Common sense should be the order of the day. If you are at an apple orchard and you're buying peanut butter, you're being conned. So check the labels -- and check out how the hired help will stare you down when you do this. They know what they're selling. They know that anyone smart enough to look at the label in a country farm is not taking their claims of down-home-country-goodness at face value. Now, you know the trick and hopefully you'll save your money. 

Two: The closest you will get to crops where point of sale is closest to point of harvest is literally at that country farm. Authentic means buy it out of the farm store basket. Even better, buy it off the tree at the "pick your own" or "PYO" farms. But be warned: A tremendous amount of crops rot on the tree, and you will be advised to wash and eat whatever you pick very quickly. Mold and bacteria may be rotting the fruit or vegetables you pick even if it's still on the plant (that happens in nature, folks) and even one overnight can be enough for a mold explosion. 

Three: Many farms will grow a variety of crops. All sorts of crops grow in a temperate climate and "crop rotation" actually keeps the soil fresh, because different crops extract different nutrients from the soil. This variety is not cause for suspicion. However, those crops are most likely put out for direct sale at the farm store (if not sold to a wholesaler). It is very unlikely the crops from Abe's Farm end up in the packaged goods labelled "Abe's Farm." (More on that in a moment.) That is because the profit margin for crops is highest for harvested fruits and veggies sold directly to a wholesaler. The leftovers are left on the trees. Those crops are loss leaders and result in virtually no profit to the farm. This explains why some farms allow you to come to the fields and pick anything you want -- for free. They've already made their money. Getting you on the farm in mid-October is a way for them to get rid of their remaining inventory in the fields or in the farm store before they shut for the season. Finally, this explains why it isn't very likely the peaches you see this weekend on the peach trees will end up in the peach pies sold in the store in the same farm.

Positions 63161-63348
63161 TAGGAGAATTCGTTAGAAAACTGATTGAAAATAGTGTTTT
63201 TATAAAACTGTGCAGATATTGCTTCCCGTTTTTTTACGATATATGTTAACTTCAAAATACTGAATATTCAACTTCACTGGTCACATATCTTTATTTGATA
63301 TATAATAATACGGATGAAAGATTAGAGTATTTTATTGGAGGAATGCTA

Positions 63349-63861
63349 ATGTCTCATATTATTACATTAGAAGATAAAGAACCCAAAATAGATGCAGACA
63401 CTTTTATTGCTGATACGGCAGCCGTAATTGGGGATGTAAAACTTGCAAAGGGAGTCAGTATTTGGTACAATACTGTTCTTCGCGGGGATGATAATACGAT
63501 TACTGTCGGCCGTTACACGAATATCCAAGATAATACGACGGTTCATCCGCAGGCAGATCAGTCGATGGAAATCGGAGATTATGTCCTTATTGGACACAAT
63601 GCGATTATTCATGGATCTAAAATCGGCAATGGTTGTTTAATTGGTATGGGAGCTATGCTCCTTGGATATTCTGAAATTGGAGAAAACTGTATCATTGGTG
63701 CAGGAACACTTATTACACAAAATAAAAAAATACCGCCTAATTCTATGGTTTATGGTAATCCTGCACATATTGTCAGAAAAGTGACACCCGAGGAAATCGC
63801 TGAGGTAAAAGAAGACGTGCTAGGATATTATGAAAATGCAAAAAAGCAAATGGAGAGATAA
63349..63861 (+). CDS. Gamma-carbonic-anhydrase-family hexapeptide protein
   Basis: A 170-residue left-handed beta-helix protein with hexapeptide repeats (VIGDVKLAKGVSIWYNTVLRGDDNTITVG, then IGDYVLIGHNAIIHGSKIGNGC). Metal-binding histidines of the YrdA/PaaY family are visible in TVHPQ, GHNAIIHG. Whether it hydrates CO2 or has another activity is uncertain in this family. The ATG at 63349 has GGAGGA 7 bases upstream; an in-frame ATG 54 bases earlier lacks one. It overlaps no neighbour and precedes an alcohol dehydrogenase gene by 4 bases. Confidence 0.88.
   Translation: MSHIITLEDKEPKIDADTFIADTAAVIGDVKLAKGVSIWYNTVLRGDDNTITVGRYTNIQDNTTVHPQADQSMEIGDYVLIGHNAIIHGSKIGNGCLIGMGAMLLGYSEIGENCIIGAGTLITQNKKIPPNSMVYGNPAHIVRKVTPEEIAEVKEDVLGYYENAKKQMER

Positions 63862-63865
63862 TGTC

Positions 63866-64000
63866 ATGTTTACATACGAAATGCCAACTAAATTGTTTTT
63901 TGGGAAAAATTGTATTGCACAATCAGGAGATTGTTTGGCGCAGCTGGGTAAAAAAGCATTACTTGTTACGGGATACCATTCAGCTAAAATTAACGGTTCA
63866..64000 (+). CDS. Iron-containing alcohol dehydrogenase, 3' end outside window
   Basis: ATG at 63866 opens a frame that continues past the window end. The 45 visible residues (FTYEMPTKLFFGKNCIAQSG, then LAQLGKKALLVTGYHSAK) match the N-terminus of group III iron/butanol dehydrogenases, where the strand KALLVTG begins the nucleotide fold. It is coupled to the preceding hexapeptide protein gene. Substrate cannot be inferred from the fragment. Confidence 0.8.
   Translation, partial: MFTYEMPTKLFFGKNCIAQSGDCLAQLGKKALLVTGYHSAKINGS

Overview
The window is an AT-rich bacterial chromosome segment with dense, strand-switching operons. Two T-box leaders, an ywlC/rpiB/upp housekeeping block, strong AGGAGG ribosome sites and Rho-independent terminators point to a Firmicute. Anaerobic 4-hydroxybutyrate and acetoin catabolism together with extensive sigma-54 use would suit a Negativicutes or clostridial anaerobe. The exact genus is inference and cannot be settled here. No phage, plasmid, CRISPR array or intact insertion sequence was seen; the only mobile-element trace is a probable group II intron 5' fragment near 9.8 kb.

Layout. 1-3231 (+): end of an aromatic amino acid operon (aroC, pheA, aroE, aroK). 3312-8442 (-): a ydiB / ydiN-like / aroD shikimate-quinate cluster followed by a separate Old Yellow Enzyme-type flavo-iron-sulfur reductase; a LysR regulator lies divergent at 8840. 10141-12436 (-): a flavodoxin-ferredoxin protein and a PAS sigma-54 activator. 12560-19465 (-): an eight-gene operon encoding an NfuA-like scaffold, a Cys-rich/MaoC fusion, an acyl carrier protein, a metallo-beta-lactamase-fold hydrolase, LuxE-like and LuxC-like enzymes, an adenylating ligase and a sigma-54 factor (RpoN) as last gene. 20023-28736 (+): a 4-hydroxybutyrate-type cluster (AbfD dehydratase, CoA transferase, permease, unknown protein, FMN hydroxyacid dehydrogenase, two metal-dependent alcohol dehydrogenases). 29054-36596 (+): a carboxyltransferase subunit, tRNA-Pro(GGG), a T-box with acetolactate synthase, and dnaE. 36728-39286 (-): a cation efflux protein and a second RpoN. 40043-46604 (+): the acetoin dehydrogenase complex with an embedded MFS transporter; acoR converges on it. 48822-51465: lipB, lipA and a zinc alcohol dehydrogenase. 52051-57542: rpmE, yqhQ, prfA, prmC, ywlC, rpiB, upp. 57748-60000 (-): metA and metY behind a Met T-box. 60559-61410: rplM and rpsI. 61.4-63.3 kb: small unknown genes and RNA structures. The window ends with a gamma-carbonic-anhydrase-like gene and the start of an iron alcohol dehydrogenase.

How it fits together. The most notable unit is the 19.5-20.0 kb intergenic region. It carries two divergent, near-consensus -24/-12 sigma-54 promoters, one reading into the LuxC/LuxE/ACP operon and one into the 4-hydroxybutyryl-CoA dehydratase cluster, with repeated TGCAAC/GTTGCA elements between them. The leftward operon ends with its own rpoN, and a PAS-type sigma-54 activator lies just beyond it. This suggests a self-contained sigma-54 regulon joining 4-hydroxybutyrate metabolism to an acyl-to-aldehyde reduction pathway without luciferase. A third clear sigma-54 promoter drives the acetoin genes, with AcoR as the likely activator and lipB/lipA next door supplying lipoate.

Pretty produce commands a high price and goes straight to market. Ugly produce gets mashed up and becomes jelly, juice, anything that needs filler or flavor. 

The reality is that American farms are an endangered species as agriculture becomes more and more the domain of large corporations which can pass on efficiencies of scale to the consumer. The small farm cannot compete because they cannot sell their crops or products at the same price point. The consumer benefits from this process, by the way. It just means that it becomes harder to preserve the mythology of yesteryear that the "family farm" was the bedrock of American culture and wealth.